Surveillance for central line-associated bloodstream infection
A central line-associated bloodstream infections (CLABSI) is a serious infection that usually requires significant treatment and a prolonged length of stay in hospital. A CLABSI can be prevented through correct insertion and line maintenance techniques, the Surveillance Implementation Guide supports these processes.
Surveillance Implementation Guide
A CLABSI can be prevented through correct insertion and line maintenance techniques. Most states and territories have established either voluntary or mandatory reporting requirements for CLABSI.
The Commission has also developed a surveillance implementation guide for CLABSI to support Australian hospitals undertaking surveillance and reporting of CLABSI.
A central line-associated bloodstream infection (CLABSI) is a laboratory-confirmed bloodstream infection in a patient where the central line was in place for >48 hours on the date of the event.*
The central line was in place on the date of the event or the day before. If the central line was in place for >48 hours and then removed, the CLABSI criteria must be fully met on the day of discontinuation or the next day.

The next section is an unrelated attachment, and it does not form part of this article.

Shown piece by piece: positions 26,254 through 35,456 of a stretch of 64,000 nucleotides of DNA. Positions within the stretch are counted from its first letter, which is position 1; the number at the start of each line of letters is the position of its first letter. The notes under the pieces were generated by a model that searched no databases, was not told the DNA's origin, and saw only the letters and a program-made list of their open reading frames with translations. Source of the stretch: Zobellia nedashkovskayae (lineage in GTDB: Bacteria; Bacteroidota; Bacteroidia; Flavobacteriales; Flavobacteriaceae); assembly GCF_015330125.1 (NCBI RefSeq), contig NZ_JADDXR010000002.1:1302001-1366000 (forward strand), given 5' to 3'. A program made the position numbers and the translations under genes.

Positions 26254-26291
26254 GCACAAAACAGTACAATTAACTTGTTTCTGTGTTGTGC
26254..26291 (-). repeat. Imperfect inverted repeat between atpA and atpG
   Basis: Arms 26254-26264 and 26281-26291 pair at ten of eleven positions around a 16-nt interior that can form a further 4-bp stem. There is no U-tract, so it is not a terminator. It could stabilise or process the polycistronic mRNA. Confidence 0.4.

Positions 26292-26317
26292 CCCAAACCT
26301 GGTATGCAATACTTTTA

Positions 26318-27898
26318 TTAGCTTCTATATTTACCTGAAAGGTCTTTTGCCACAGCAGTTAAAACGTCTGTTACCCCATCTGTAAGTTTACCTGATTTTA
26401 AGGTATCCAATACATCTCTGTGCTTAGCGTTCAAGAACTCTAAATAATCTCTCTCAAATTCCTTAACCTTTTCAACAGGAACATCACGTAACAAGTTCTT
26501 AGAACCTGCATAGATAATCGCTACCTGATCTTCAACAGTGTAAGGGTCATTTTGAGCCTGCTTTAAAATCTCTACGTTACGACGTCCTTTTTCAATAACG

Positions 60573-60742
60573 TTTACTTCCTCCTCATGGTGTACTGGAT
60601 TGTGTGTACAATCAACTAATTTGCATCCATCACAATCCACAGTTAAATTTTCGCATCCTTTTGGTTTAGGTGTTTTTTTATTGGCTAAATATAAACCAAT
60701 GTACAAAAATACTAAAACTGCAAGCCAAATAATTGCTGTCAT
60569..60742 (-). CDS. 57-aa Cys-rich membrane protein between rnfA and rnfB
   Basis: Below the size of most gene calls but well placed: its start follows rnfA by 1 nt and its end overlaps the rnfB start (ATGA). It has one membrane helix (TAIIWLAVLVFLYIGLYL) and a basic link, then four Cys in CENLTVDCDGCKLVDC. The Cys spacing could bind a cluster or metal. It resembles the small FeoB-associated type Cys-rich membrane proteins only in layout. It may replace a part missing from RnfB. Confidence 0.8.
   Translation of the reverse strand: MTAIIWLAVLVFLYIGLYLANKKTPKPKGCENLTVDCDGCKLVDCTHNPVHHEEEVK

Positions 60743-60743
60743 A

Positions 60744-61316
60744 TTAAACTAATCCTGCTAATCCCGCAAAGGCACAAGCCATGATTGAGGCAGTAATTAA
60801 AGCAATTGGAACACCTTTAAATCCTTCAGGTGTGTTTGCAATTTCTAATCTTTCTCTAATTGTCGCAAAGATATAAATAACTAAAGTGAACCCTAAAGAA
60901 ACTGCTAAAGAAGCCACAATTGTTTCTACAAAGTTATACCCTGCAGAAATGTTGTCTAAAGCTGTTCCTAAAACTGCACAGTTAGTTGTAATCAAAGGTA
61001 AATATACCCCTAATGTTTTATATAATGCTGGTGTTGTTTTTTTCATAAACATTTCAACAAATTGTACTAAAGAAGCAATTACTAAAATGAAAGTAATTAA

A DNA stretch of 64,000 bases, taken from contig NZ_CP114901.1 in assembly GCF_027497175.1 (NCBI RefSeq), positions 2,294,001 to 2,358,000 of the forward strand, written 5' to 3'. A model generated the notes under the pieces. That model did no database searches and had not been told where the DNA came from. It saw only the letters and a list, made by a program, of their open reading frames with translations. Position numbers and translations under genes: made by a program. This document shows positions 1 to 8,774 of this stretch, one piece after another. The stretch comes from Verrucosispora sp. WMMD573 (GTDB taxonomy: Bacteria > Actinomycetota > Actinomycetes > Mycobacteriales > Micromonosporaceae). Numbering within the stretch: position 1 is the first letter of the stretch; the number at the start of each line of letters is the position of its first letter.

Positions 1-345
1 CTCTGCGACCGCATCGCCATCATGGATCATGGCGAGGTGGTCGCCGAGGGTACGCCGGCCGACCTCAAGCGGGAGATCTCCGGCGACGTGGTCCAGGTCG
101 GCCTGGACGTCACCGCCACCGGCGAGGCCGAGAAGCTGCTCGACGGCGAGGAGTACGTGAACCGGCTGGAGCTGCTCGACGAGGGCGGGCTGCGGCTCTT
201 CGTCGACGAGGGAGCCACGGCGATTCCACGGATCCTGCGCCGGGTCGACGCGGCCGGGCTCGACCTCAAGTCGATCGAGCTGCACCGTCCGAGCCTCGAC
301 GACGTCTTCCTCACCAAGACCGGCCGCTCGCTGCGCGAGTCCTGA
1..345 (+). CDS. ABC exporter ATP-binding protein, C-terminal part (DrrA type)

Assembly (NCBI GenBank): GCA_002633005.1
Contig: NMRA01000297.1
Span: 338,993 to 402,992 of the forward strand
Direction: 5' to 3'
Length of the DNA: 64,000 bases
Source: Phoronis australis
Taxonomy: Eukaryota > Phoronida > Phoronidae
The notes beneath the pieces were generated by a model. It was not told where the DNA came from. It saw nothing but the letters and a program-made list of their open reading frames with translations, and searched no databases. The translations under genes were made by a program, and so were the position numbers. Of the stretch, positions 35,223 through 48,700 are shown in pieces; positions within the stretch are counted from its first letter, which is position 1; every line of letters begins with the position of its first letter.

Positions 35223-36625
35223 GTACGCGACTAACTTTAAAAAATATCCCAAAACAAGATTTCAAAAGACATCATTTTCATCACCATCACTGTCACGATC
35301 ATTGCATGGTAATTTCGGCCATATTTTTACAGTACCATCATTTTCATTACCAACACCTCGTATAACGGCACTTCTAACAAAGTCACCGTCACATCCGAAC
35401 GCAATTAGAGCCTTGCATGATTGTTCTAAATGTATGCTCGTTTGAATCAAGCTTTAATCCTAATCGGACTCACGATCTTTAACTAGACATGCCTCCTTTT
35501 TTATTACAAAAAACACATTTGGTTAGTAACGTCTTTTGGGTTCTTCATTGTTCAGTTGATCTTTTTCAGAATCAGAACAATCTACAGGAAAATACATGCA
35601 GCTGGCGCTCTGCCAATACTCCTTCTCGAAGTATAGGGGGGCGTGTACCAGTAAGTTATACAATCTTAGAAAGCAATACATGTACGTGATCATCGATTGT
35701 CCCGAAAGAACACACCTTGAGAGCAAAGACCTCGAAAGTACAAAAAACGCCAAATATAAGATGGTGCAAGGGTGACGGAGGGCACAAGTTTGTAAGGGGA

CLABSI must meet one of the following criteria:
A patient of any age has a recognised bacterial or fungal pathogen cultured from one or more blood cultures
The organism cultured from blood is not related to an infection at another site.
A patient of any age has at least one of the following signs or symptoms: fever (> 38°C), chills or hypotension.
A patient < 1 year of age has at least one of the following signs or symptoms: fever (> 38°C core), hypothermia (< 36°C core), apnoea or bradycardia
The organism cultured from blood is not related to an infection at another site
The same (matching) potential contaminant organism is cultured from two or more sets of blood cultures drawn on separate occasions within 24 hours.
Criterion elements, such as positive blood cultures and fever, must occur within a seven - day timeframe (the three days before and the three days after) the day on which the positive blood culture was drawn.
The same (matching) potential contaminant organisms† represent a single element of any of the criteria. The collection date of the first positive blood culture should be used to determine the date of the event.
*The Centers for Disease Control (CDC)/National Hospital Safety Network (NHSN) and some Australian states and territories use calendar days (>2 calendar days) as the metric for the duration of central line placement, with device placement being Day 1. A consistent metric must be used, whether it is hours or days.
† Potential contaminant organisms (referred to as common commensals by the NHSN) include: diphtheroids [Corynebacterium spp. not C. diphtheria], Bacillus spp. [not B. anthracis], Propionibacterium spp., coagulase negative staphylococci [including S. epidermidis], viridans group streptococci, Aerococcus spp., Micrococcus spp., and Rhodococcus spp.